Traveling to China soon? Then you might want to read this article to know how to work around The Great Firewall of China.
If you’re planning a trip to China, you’re most probably already aware of the “Great Firewall of China.”
What is The Great Firewall of China?
The Great Firewall of China is a vast system that allows the Chinese government to regulate and censor the Internet within the country. It stops millions of people from accessing an open and free internet. The list of top websites blocked in China is extensive, including Google, Facebook, Instagram, Snapchat, Twitter, WhatsApp, Youtube, Gmail, Wikipedia, Google Maps, Uber, Netflix, and many other popular sites.
Because of this strong censorship and the laws in place, Internet users in China cannot access the same, unrestricted Internet that people outside the country can. People thus turn to tools like VPNs to bypass the restrictions and pervasive Internet censorship.
Why does China have The Great Firewall?
The Great Firewall serves many purposes for the Chinese government.
Censorship allows the government to at least partially control the flow of information into the country. The Chinese government ensures that the Chinese Internet sticks to the party line, reinforces the government narrative, and silences dissenting voices.
Secondly, support for locals.
The Great Firewall has fostered an economy that promotes homegrown Chinese companies. With global tech giants banned or strictly regulated, Chinese companies can flourish in their place, often mimicking and optimizing their strategy for the Chinese market. As a result, you can find:
- Didi > “Chinese Uber”
- Meituan, Sherpa’s, etc. > “Chinese GrubHub/Seamless”
- Weibo > “Chinese Twitter”
- WeChat > “Chinese Facebook”
- Baidu > “Chinese Google Search”
How does The Great Firewall work?
If you try to access blocked content in China — for example, Facebook — the website simply doesn’t load.
It will appear as if the website is continually attempting to load. You won’t be informed that it’s censored, but the message is clear: you’ve been blocked by the Great Firewall.
There are many methods employed by Chinese authorities. Here’s a quick look at some of the most common methods:
- IP Address Blocking
- This approach blocks access to certain IP addresses. This means that the user’s device cannot connect to the server at the other end, which is why no one can access Facebook in China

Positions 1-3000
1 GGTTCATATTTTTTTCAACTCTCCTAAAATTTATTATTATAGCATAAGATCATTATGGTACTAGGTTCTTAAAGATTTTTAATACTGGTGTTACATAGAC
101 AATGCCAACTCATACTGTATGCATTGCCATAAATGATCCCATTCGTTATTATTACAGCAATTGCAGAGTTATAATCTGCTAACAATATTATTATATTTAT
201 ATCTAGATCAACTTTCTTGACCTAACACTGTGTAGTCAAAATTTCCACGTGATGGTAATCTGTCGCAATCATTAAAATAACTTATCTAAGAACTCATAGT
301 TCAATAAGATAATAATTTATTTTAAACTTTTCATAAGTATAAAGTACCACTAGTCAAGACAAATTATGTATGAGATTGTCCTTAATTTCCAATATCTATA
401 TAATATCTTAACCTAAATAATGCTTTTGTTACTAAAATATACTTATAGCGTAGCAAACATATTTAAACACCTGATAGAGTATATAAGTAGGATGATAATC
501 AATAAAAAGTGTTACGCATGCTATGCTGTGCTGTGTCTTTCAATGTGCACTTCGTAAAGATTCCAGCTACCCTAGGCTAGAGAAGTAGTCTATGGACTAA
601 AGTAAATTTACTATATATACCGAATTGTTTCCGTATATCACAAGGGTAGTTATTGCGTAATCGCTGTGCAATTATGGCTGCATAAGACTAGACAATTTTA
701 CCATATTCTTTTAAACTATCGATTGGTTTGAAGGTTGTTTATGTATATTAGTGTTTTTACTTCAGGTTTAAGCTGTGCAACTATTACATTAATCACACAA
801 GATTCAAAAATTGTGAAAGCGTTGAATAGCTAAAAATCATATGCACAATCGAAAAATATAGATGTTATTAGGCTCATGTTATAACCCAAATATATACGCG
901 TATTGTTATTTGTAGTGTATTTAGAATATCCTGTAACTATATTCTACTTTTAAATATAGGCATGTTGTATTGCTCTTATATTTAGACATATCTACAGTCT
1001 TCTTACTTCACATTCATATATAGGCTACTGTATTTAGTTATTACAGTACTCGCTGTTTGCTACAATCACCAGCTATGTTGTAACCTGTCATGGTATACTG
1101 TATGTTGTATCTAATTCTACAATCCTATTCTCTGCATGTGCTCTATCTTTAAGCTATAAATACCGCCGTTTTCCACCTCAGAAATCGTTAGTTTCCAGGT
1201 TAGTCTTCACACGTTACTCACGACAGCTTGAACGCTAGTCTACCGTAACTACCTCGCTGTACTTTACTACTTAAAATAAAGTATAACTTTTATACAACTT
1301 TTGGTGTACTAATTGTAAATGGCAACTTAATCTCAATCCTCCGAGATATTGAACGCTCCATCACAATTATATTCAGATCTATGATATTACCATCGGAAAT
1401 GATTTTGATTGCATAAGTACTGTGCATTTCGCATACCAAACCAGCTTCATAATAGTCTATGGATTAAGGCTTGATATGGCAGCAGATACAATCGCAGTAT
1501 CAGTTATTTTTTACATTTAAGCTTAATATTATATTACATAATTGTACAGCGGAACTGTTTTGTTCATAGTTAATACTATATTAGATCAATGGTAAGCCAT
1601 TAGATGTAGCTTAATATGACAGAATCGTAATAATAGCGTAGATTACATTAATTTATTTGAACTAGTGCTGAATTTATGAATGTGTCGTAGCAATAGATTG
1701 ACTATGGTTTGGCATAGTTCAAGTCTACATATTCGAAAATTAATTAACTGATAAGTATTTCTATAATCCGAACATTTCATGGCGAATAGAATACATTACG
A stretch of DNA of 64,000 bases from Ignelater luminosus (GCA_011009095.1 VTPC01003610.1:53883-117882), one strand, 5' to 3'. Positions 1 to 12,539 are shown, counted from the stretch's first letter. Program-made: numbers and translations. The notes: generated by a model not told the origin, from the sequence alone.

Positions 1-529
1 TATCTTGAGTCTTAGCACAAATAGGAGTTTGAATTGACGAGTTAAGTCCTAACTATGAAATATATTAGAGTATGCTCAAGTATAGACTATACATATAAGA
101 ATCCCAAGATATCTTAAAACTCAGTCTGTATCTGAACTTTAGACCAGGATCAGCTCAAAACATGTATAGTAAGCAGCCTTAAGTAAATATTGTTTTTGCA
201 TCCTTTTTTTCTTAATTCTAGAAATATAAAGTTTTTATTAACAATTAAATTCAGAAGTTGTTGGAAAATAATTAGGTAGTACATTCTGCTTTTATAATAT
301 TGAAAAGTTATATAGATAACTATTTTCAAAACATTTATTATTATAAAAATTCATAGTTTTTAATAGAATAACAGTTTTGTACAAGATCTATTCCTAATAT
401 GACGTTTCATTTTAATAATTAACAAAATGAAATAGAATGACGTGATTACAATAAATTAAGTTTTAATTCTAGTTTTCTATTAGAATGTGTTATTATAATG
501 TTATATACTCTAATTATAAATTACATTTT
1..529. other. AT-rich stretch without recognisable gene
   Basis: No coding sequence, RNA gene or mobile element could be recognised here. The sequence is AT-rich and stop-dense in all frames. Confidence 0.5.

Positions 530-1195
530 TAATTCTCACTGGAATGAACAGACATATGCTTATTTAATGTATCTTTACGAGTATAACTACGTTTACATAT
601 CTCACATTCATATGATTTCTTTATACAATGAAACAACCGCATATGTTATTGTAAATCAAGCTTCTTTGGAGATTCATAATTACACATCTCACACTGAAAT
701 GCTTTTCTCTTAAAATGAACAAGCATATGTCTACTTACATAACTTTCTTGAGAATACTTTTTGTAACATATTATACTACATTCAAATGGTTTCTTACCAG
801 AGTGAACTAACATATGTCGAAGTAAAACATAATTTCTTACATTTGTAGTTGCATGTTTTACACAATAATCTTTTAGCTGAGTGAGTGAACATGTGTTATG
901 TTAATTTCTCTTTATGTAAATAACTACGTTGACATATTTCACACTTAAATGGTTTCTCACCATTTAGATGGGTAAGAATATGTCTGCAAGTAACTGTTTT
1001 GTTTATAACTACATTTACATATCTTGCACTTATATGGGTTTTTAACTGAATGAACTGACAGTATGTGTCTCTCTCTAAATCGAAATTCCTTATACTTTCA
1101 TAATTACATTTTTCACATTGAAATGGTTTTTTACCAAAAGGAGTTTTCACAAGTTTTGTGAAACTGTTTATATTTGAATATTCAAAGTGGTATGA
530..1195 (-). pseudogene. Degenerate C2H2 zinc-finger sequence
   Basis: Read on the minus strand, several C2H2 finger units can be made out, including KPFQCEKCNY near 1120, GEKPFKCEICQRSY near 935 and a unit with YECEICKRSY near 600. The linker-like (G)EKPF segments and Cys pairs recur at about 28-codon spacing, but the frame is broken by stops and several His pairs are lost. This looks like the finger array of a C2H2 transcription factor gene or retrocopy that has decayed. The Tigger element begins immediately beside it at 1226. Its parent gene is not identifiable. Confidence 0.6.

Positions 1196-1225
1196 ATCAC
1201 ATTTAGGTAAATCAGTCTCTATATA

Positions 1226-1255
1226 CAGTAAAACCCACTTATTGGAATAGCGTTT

- DNS Spoofing or DNS Cache Poisoning
- When you try to access a website by name, your device uses Domain Name Servers (DNS) to request the IP address associated with that name. However, in China, The Great Firewall “poisons” the DNS response by returning an incorrect or corrupted address
- URL Filtering
- This method filters for sensitive keywords, and simply blocks websites based on these words and phrases
- Corporate Censorship
- Chinese companies are legally responsible for their online content, and can be strictly punished if they share forbidden information. For this reason, they often block such content from their platforms
- VPN Blocking
- The Chinese government implements measures to block traffic that looks like it comes from a virtual private network (VPN). And since President Xi came to power, there has been a general crackdown on VPNs. However, VPN providers actively work against the blocks, and certain VPNs still work in China at time of writing
How to work around The Great Firewall of China?
The easiest way to get around the Great Firewall of China right now is to use a Virtual Private Network (VPN). With a VPN, you can anonymize your identity online by “spoofing” your location. While you may be in Shanghai, you’ll look like you’re in, say, Singapore or the United States.
From the technical side of things, VPNs help to create a private network within a public network, thus hiding and securing the data you’re sending and receiving. This data is encrypted, meaning the contents cannot be viewed by anyone in the middle — which includes the Chinese government.
Will my VPN always work in China?
The Chinese government is definitely aware that VPNs are commonly used. Historically, at least, VPNs have been sort-of tolerated in China.
However, things are changing. The government has cracked down on VPNs since President Xi took office, and many have become slower, less reliable, and less easily accessible over time. This means that even with the best efforts of VPN companies, what works today may not work tomorrow.
As a result, when it comes to bypassing the Great Firewall, it’s worth staying informed about alternative approaches.
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